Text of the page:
In Russia, the Holocaust reached its easternmost point in Europe and extended across a vast expanse of land. From historic Pushkin on the outskirts of Leningrad in the north to Nal′chik and Mozdok in the Caucasus Mountains in the south, the total area of Russia that the Germans came to control was virtually as big as both Ukraine and Belorussia put together.
Unlike lands further west, the Russian territories were always close to the front lines and, as a result, were exclusively under German military, rather than civilian, administration for the entirety of the occupation. Here, Jews were not deported but were killed on the spot—in mass shootings or occasionally in hermetically sealed “gas vans”. Ghettos and a few camps were established. Remarkably, some areas that were occupied for only a very short period of time—occasionally as little as two months—were left Judenrein by the time the Red Army had retaken control.
Conversely, various factors meant that the Jewish population of Russia was decimated somewhat less than elsewhere. Because they resided in the easternmost region the Germans were to reach, Russian Jews had perhaps the greatest opportunity to learn of Nazi atrocities as well as the shortest distances to flee to safety; furthermore, Moscow and Leningrad, the cities with the largest Jewish populations in the USSR, were never captured. Those who survived the German occupation in Russia were usually those who could pass as non-Jews. As such they endured the “normal” treatment meted out by the Germans to the local population: starvation, forced labor, and deportation—whether as prisoners-of-war or as Ostarbeiters. Despite the size of the region affected and the numbers of people killed (between 119,000 and 140,000), the Holocaust in Russia has received relatively little scholarly attention and is not well known by the public.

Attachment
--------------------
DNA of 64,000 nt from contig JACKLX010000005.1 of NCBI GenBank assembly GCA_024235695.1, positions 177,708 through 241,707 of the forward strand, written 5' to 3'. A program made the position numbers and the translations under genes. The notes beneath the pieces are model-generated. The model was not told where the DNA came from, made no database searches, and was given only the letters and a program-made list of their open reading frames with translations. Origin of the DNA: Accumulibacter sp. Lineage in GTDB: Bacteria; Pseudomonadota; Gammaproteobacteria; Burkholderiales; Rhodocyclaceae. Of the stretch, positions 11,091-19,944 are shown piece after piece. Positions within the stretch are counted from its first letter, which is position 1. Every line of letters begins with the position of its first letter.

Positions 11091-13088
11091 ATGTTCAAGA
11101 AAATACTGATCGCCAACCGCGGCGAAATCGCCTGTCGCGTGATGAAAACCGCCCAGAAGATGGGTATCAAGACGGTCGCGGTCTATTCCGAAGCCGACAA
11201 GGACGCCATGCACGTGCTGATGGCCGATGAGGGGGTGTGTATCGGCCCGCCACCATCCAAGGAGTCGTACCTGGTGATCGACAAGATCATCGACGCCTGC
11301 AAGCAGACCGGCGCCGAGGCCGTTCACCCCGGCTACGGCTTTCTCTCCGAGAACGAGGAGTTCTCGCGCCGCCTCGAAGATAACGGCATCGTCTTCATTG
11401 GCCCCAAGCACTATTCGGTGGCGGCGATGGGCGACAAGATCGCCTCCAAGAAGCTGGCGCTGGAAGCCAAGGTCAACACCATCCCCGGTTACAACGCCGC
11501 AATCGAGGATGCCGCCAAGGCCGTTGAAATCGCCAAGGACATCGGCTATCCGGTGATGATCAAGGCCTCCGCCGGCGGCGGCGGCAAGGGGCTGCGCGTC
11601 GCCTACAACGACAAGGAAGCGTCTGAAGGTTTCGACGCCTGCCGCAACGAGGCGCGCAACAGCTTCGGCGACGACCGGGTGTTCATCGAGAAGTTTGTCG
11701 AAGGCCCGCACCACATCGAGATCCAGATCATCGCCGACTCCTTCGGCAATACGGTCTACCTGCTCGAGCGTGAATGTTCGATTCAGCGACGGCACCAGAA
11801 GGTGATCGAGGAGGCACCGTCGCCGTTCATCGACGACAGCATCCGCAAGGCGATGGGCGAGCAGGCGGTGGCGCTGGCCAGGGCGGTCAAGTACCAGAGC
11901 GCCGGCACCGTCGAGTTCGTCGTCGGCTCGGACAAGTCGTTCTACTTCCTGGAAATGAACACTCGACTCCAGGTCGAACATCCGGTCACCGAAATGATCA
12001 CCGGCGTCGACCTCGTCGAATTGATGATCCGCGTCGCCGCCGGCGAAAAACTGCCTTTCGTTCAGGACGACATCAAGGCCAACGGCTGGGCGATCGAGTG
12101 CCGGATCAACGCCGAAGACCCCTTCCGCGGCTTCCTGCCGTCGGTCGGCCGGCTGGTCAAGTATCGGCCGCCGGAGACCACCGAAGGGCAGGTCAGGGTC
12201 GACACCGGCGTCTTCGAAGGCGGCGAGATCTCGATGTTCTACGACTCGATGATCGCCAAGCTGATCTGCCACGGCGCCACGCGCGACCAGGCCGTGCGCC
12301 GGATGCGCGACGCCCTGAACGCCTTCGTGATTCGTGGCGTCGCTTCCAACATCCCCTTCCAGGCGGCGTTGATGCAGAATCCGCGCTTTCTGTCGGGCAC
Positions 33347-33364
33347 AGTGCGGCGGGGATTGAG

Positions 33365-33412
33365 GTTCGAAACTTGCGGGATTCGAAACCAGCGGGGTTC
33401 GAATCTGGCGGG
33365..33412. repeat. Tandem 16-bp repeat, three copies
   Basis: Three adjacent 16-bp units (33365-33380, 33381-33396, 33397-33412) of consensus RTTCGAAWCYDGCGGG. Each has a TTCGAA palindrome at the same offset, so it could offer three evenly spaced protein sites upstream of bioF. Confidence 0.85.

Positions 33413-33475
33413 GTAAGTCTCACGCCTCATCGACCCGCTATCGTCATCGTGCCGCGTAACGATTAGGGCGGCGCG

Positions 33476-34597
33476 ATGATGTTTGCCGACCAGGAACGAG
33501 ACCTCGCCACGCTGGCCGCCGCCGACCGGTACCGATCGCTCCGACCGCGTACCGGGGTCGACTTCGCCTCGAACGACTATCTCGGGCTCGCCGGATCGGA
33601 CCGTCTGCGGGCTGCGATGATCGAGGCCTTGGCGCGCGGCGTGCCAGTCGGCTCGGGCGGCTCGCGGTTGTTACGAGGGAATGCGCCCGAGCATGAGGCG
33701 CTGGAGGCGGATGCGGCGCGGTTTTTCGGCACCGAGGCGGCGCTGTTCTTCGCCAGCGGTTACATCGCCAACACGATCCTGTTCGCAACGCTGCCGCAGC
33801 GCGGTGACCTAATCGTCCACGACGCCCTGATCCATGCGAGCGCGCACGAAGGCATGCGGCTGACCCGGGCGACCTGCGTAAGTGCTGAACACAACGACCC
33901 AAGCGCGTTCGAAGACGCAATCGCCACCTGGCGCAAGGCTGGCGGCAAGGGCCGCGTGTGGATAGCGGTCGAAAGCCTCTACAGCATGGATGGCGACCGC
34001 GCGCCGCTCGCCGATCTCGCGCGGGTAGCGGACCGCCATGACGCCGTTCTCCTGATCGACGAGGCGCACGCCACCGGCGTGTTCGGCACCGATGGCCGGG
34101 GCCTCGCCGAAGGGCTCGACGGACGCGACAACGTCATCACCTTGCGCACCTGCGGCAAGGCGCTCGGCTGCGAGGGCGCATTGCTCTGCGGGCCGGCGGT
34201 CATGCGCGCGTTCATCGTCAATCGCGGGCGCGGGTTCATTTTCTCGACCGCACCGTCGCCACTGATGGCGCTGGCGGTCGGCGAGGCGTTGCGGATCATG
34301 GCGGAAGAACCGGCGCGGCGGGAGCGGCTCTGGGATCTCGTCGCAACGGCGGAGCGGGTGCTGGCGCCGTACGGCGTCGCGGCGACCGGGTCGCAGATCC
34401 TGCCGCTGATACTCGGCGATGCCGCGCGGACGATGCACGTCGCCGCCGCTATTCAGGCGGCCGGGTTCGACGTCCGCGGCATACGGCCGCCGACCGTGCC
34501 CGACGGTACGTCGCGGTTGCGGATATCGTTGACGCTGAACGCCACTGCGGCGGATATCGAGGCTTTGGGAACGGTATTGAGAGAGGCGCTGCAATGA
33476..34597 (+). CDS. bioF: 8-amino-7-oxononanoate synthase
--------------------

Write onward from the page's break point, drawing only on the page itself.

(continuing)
The testimonies of the USC Shoah Foundation's Visual History Archive contain references to 28 ghettos in occupied Russia—both the better known examples in northern and central regions (e.g. Kaluga, Il'ino, Smolensk, and Usviaty) as well as virtually unknown ghetto-like facilities in rural areas of southern Russia and the Caucasus region. In addition, interviewees discuss at least 20 concentration camps and 32 prisoner of war camps in Russia.
The experiences of Jewish ethnicities are also represented: the Mountain Jews in and around the city of Nal’chik and the Krymchaks and Karaites in the Crimea.
A large number of these relate to the experiences of Polish Jews deported to Siberia after the Soviets annexed Eastern Poland in 1939; they describe exile in remote areas of Russia (Komi ASSR, Arkhangel’sk Oblast, Siberia).
The USC Shoah Foundation collected 677 interviews in the Russian Federation.
See also: USSR